Alfa Romeo and Fiat Dealers Are Airing Grievances and Protesting the Company
At least 20 Fiat and Alfa Romeo dealers in California have filed protests against Fiat Chrysler Automobiles after the manufacturer altered franchise agreements last December. Dealers objected to the changes, claiming it placed the struggling brands at a further disadvantage.
While the grievances vary between dealers, the protests revolve around a few key issues. FCA’s obligation to provide vehicles to the franchisees, the legal standard dealers must meet to sell those units, alterations to the definition of parts or accessories and how that might enable third-party distributors, and the constantly changing language surrounding dealer responsibilities were all common themes among the filed complaints.
“At this point, the new agreement is going to put additional burdens and additional risks on the dealer,” Gavin Hughes, a Californian attorney filing many of the complaints, told Automotive News. “It’s unreasonable for the manufacturer to unilaterally be able to change the terms of a contract.”
One of the oddest modifications to the franchise agreement is FCA’s almost threatening assertion that the distribution of its products are under “its sole discretion” — a statement that includes “persons who are not authorized dealers” of Fiat or Alfa Romeo vehicles. There are also several bizarre mentions that dealerships are required to “energetically, actively, aggressively and effectively” showcase, advocate, lease, and its product — as if that wasn’t their goal all along.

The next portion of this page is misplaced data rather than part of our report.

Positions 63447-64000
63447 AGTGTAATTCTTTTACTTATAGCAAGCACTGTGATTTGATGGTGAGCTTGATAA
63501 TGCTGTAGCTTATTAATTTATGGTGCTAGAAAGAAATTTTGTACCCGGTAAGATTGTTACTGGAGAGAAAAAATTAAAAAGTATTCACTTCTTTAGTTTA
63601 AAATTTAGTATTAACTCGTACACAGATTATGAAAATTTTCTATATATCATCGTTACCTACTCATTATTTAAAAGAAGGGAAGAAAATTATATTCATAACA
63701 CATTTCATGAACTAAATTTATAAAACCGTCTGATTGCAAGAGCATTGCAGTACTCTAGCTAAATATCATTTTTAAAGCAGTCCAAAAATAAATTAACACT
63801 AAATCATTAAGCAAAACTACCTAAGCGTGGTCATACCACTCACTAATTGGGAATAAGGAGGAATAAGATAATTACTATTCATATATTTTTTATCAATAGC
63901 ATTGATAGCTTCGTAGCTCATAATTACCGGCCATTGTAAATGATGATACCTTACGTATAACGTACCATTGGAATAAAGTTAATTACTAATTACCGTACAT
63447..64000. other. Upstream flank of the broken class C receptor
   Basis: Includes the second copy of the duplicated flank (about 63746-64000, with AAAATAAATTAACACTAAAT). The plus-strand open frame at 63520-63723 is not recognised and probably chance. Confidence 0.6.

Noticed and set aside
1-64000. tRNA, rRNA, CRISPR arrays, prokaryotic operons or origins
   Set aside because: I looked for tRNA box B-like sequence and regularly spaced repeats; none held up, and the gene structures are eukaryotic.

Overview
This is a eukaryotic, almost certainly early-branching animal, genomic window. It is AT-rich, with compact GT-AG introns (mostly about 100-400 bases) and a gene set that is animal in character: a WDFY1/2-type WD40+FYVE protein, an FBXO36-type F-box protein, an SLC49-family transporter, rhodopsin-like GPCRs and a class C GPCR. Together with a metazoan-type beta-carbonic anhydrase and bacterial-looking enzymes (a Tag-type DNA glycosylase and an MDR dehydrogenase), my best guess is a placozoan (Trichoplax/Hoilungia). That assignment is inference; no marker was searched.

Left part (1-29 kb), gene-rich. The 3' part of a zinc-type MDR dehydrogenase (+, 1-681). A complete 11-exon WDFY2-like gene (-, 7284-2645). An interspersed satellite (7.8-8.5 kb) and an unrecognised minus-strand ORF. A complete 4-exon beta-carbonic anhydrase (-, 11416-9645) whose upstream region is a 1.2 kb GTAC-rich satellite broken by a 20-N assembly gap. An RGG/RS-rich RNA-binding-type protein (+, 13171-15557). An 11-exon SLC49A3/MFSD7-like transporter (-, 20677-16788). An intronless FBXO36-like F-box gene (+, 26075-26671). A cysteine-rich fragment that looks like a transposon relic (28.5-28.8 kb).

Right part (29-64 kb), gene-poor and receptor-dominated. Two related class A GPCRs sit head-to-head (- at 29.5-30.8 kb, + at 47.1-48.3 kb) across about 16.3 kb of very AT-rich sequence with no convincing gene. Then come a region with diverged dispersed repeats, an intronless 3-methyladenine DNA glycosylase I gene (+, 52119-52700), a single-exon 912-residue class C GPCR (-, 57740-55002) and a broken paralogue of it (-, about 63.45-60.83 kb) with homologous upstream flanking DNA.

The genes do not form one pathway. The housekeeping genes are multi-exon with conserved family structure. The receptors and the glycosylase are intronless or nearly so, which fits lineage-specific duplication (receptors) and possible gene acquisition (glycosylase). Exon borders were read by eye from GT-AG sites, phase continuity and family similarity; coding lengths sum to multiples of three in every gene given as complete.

Dealers have also been issued manuals, maintained entirely by FCA, that establish mandatory guidelines for everything from training requirements and networking capital to facility standards and day-to-day dealer operations. According to Hughes, these manuals can be updated and modified without notice or dealer input.
“This is shifting the burden away from FCA and to the dealers to be up-to-date on any changes that may be posted,” he said. “Most dealer concerns are that they’re going to start posting changes whenever they like.”
“By filing a protest, the dealers are protecting their rights. If you don’t file, then you don’t have a say in what happens,” Hughes added.
The complaints, filed in December and January, will have to be reviewed by the New Motor Vehicle Board so it can decide whether to deal with the cases as a single unit or hold individual hearings. It is unknown how many Fiat or Alfa Romeo franchisees are protesting outside of the state of California.
[Image: Fiat Chrysler Automobiles]
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